Annotations for Marmee & Louisa : The Untold Story of Louisa May Alcott and Her Mother


Baker & Taylor
A great niece and cousin of Louisa May Alcott draws on newly uncovered family papers to present a moving revisionist portrait of her relationship with her mother, challenging popular beliefs about father Bronson's primary influence to demonstrate how Abigail May served as the intellectual and emotional center of Louisa's life. By the award-winning author of Salem Witch Judge. 40,000 first printing.

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Baker & Taylor
A great niece and cousin of Louisa May Alcott draws on newly uncovered family papers to present a revisionist portrait of Louisa's relationship with her mother, discussing how Abigail May served as the intellectual and emotional center of Louisa's life.

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Book News
Drawing on newly discovered family papers, LaPlante, a New England author who is a cousin of Louisa May Alcott and great-niece of Abigail May Alcott (the model for "Marmee" in Little Women), offers new insights into their relationship as a source for Louisa's fiction. In this dual biography, LaPlante recounts their unstable family life as the daughter and wife of a charismatic but chronically indigent man, and provides interesting historical context. She takes Abigail out of Bronson Alcott's shadow, giving due to a woman who was a progressive thinker/writer herself. Annotation ©2013 Book News, Inc., Portland, OR (booknews.com)

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Simon and Schuster
Louisa May Alcott was one of the most successful and bestselling authors of her day, earning more than any of her male contemporaries. Her classic Little Women has been a mainstay of American literature since its release nearly 150 years ago, as Jo March and her calm, beloved "Marmee" have shaped and inspired generations of young women. Biographers have consistently attributed Louisa's uncommon success to her father, Bronson Alcott, assuming that this outspoken idealist was the source of his daughter's progressive thinking and remarkable independence.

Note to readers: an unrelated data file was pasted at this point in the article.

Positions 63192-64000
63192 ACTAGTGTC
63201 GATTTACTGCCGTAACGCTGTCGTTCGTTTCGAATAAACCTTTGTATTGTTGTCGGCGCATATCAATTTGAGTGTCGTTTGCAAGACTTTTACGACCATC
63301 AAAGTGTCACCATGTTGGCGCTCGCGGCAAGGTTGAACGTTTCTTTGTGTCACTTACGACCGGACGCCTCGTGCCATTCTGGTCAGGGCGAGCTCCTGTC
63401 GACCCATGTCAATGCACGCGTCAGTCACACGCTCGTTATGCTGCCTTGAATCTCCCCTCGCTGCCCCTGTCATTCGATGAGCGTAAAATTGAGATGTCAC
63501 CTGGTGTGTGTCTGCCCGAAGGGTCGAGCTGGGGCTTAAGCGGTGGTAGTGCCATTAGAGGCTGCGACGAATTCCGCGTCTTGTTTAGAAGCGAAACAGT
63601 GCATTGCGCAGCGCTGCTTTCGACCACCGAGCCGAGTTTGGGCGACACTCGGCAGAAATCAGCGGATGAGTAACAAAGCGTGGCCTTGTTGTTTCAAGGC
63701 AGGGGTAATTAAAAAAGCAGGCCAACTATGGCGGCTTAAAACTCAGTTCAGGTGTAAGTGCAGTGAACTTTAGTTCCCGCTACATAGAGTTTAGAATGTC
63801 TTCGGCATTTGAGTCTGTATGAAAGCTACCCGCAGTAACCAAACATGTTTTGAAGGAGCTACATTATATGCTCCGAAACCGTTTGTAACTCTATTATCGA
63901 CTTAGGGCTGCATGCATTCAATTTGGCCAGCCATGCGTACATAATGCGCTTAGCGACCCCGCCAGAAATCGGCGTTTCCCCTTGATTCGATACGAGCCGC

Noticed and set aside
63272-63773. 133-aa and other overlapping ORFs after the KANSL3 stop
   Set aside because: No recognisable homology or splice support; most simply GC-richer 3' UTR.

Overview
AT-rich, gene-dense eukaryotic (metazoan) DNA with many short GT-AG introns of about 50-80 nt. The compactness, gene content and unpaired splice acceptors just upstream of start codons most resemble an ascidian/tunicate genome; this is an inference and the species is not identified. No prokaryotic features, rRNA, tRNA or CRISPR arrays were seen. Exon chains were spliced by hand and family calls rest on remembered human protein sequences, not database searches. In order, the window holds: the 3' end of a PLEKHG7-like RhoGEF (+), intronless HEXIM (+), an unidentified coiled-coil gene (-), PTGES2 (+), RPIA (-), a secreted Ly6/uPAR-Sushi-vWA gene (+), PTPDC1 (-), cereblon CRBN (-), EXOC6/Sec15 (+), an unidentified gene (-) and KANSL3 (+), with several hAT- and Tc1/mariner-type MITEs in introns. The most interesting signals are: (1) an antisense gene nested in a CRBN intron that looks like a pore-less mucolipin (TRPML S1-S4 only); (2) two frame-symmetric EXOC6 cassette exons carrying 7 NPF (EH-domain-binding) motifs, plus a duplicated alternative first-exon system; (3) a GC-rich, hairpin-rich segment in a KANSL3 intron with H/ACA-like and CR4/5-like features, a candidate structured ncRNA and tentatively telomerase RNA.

But in this riveting dual biography, award-winning biographer Eve LaPlante explodes these myths, drawing from a trove of surprising new documents to show that it was Louisa's actual "Marmee," Abigail May Alcott, who formed the intellectual and emotional center of her world. Abigail, whose difficult life both inspired and served as a warning to her devoted daughters, pushed Louisa to excel at writing and to chase her unconventional dreams in a male-dominated world.

In Marmee & Louisa, LaPlante, Abigail's great-niece and Louisa's cousin, re-creates their shared story from diaries, letters, and personal papers, some recently discovered in a family attic and many others that were thought to have been destroyed. Here at last Abigail is revealed in her full complexity--long dismissed as a quiet, self-effacing background figure, she comes to life as a fascinating writer and thinker in her own right. A politically active feminist firebrand, she was a highly opinionated, passionate, ambitious woman who fought for universal civil rights, publicly advocating for abolition, women's suffrage, and other defin-ing moral struggles of her era.

In this groundbreaking work, LaPlante paints an exquisitely moving and utterly convincing portrait of a woman decades ahead of her time, and the fiercely independent daughter whose life was deeply entwined with her mother's dreams of freedom. This gorgeously written story of two extraordinary women is guaranteed to transform our view of one of America's most beloved authors.

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